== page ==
On trend or off colour?
Prepare to tap into the latest trends but avoid putting the kitsch into kitchen
When an interior designer and a schoolteacher renovate their home, who gets to choose the kitchen? "My husband let me design the rest of the house, but he wanted a navy kitchen," says Rory Kelly, interior designer. Putting his reservations aside, Kelly let his husband have his way. The navy kitchen is going in this month. "I would probably have gone for a safer option, but he's the cook!"
Navy kitchens are on trend. But what if the colour turns out to be a fad? Kelly's mum doesn't approve at all.
"My mother was shocked. She had a navy kitchen in 1977, before I was born, and she's questioned me multiple times about why I'm doing it."
The old adage of "don't follow a trend the second time around" has a lot of leverage.
You don't want to install something that you're going to tire of. On the other hand, it's foolish to ignore developments in design and technology. Hot taps were a trend, once upon a time. So was running water. So how to figure out a passing fad? Hiring an interior designer can help a lot and, if you can't afford the full service, most will negotiate a one-off session that may save you thousands.
Gold-finish kitchen taps are trending, but Kelly gives them the thumbs down. "They're a major fad," he says. "The contemporary equivalent of avocado bathroom suites. The best of luck to anyone who puts them in - they'll be taking them out again in a few years' time." If you've set your heart on a gold-tapped kitchen, he recommends that you go for a very high-end product. It's the thumbs up, though, for shark-nose edges. This is a subtle styling detail to the edge of a countertop, the bottom of which slopes inwards, like the nose of a shark. The value of this is that it enables you to slip your fingers under the counter top and open the handless door below. It also makes your countertop seem thinner than it is, appearing to float above the cabinets.
Shark-nose edges not only allow for a handle-less kitchen, they also permit recessed lighting, a strip of LED lights inserted in the underside of the countertop. "It looks fabulous," says Kelly, who has also inserted lighting under the presses so that it shines down on the countertop below. Kelly's kitchen came from Kube Interiors, a company that he describes as "good quality and really great to work with". Kube kitchens start from €15,000 (including appliances) and most people spend around €20,000. In terms of appliances, his advice is to get the best that you can afford, but to avoid gadgets with too many functions. "Some appliances have so many options that you'd need a manual and two trained assistants to work it out."
He also recommends a test drive and attending cookery demos so that you can see how an appliance works in practise before you commit.
The vegan chef, Maximillian Lundin, agrees that functionality comes first in kitchen design. "Traditionally, we adapt to the way the kitchen looks, but we should have the possibility to adapt the kitchen to the way we cook, so think about that at the planning stage." He recently helped Ikea to design its Kungsfors range of wall-hung kitchen storage. It's cheap-as-chips, but assembly will take a bit of thought.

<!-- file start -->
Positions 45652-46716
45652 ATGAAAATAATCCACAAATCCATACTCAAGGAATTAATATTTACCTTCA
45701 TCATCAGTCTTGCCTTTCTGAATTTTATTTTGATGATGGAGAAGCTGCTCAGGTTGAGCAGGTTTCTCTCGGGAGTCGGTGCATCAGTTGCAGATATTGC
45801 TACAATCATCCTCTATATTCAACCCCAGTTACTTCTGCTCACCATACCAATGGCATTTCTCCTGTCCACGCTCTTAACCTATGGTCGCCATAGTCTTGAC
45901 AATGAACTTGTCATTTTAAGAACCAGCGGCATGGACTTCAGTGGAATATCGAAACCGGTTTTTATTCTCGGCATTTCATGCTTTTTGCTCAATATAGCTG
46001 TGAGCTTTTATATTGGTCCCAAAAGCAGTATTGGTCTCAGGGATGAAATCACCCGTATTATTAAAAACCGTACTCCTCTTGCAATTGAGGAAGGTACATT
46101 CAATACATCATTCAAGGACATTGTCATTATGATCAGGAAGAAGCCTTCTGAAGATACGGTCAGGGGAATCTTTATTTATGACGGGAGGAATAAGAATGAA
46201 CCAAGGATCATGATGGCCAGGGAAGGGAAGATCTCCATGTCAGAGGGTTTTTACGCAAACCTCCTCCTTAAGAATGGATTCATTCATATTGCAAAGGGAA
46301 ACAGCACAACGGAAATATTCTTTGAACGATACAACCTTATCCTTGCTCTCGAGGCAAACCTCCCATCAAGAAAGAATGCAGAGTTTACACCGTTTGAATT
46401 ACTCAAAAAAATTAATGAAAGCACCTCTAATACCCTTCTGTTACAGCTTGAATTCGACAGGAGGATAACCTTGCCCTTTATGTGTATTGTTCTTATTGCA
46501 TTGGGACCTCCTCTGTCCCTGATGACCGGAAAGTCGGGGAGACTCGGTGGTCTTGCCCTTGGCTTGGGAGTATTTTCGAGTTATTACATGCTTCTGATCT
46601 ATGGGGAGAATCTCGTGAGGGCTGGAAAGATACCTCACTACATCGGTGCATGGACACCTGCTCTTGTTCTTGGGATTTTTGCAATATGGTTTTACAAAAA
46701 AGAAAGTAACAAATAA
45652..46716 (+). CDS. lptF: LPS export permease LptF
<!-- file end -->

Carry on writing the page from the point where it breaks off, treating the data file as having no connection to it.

In the mid-to-high price bracket, Helen Kilmartin of Minima has just launched a new range of Italian kitchens. The brand, Elmar, specialises in clever, flexible designs, including hideaway kitchens, concealed within a cabinet. For small spaces, you can specify a narrower-than-normal cabinet. "The standard depth is 60cm but sometimes 45cm is all you need," Kilmartin explains. "It's deep enough to take a decent sized dinner plate." Most of her customers can expect to spend between €20,000 and €65,000 on their kitchen, but it can be done for a lower cost. "I just installed a small Elmar kitchen in my basement for between €13,000 and €14,000. I wanted to use myself as a guinea pig!"
One of the funny things about kitchen trends is that the finishes you see in the catalogues are not always the ones that people buy. "We all want to see the dream but then we go back to reality," says David Rafter of Arena Kitchens. "The vast majority of people are still going for white kitchens." He's the Irish supplier for Siematic, a high-end brand. Most of his customers spend between €30,000 and €50,000 on their kitchen, plus another €5,000 to €20,000 on appliances.
In many cases, the selection of appliances will include an uber-trendy boiling water tap. Rory Kelly is a flying the flag.
"Boiling water taps are the best new thing in kitchen design!" A boiling water tap from the Dutch brand Quooker will set you back between €1,380 and €2,100. It looks like a normal tap but produces water at 100°, as well as your standard hot and cold. Running costs are a couple of cents a day, which compares favourably to an electric kettle.
"The kettle is the most used item in the Irish kitchen," Kelly explains. "When we hear that someone's coming around we put the kettle on. Then we boil it again. And again. And again. People don't realise how much energy they're wasting."
Just remember to explain that to your guests. I recently stayed in a house with a state-of-the-art kitchen. When I went down to make a cup of tea in the morning, I couldn't find the kettle. Eventually, I realised they had one of those boiling water taps. By the time I'd worked it out, I was ready to chew the offending gadget off at the base. I'm all for innovation, but not when it gets between me and my morning cup of tea.
See rorykelly.ie, minimahome.com, kubeinteriors.com, arenakitchens.com, quooker.ie, ikea.ie